South Yorkshire football clubs take part in social media boycott as racism battle intensifies

All five professional South Yorkshire football clubs have announced they will take part in a social media boycott over the weekend in a stand against online racial abuse.

Sheffield United, Barnsley, Rotherham United, Sheffield Wednesday, and Doncaster Rovers all made statements supporting the blackout earlier this week.

The Blades revealed two of their players have been the target of racial abuse over the past 12 months.

Striker David McGoldrick spoke to ITV’s Robert Peston, highlighting the need to be ‘more on the front foot’ in the battle against discrimination.

Sanjay Bhandari, Chair of Kick It Out, a football racism charity, said: “Social media is now sadly a regular vessel for toxic abuse. This boycott signifies our collective anger at the damage this causes to the people who play, watch and work in the game.

“By removing ourselves from the platforms, we are making a symbolic gesture to those with power. We need you to act. We need you to create change.”

The stand, which has unified teams from all over the country, will start at 3pm on Friday 30 April and end at 11.59pm on Monday 3 May.

Edleen John, the FA’s Co-Partner for Equality, Diversion and Inclusion, said: “It’s simply unacceptable that people across English football and society more broadly continue to be subjected to discriminatory abuse online on a daily basis, with no real-world consequences for the perpetrators.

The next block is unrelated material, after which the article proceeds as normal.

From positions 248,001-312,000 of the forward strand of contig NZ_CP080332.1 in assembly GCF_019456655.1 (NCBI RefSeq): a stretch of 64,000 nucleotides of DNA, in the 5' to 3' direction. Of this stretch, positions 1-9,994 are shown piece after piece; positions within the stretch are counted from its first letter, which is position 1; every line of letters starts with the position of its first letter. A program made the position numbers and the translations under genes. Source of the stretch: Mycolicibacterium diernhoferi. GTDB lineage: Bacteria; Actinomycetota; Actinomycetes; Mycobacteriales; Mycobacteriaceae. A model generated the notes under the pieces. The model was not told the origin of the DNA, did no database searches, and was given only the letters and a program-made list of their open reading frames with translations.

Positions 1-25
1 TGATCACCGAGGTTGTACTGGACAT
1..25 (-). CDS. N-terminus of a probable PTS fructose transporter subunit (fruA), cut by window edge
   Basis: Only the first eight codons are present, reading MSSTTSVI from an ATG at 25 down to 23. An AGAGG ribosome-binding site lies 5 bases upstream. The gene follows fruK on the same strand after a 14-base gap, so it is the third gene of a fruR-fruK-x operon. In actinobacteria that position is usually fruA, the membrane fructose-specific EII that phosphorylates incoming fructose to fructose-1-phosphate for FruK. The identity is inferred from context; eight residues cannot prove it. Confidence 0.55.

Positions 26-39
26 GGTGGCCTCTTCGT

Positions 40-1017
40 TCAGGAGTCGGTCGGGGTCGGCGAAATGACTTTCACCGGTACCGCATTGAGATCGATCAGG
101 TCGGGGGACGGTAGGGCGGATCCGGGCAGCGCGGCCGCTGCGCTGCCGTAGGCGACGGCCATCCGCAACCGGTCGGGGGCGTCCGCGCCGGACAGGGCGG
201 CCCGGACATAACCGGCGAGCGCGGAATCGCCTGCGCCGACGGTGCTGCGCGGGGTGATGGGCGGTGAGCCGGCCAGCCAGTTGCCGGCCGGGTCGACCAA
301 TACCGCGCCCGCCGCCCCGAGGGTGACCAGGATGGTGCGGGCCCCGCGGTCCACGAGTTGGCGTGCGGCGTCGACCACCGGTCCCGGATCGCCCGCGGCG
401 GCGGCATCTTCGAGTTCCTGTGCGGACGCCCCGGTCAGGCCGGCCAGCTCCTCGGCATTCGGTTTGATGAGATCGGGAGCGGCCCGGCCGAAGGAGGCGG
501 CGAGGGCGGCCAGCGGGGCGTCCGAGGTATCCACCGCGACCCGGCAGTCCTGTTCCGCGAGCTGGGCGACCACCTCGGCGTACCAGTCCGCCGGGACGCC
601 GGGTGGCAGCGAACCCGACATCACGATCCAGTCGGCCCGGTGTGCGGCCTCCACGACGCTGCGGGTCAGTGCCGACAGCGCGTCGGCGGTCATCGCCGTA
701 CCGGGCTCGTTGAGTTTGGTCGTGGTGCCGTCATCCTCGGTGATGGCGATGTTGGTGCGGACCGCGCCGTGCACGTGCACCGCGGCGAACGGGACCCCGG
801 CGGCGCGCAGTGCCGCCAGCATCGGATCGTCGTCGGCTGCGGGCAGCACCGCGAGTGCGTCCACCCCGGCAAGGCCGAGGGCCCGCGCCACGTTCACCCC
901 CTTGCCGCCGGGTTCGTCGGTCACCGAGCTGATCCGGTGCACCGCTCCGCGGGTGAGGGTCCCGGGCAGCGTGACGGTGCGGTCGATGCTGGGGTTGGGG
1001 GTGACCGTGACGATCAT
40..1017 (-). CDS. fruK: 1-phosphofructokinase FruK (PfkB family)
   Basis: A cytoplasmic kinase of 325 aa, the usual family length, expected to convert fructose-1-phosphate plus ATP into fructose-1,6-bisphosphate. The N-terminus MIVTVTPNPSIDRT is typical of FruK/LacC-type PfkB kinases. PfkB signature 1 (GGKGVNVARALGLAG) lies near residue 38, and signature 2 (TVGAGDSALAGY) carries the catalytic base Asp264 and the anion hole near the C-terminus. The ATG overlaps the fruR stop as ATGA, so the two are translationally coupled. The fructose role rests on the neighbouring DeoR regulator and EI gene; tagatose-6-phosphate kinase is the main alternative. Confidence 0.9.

“Social media companies need to be held accountable if they continue to fall short of their moral and social responsibilities to address this endemic problem.”

Sheffield United released a statement on Saturday evening, declaring their support for the boycott.

Sheffield United have voiced their support.

They said: “The FA, Premier League, EFL, FA Women’s Super League, FA Women’s Championship, PFA, LMA, PGMOL, Kick It Out, Women in Football and the FSA will unite for a social media boycott in response to the ongoingand sustained discriminatory abuse received online by players and many others connected to football.

“As a collection, the game recognises the considerable reach and value of social media to our sport. The connectivity and access to supporters who are at the heart of football remains vital.

“However, the boycott shows English football coming together to emphasise that social media companies must do more to eradicate online hate, while highlighting the importance of educating people in the ongoing fight against discrimination.”

They urged the UK Government to bring in strong legislation to make social media companies more accountable for what happens on their platforms.

Written by Charlie Haffenden

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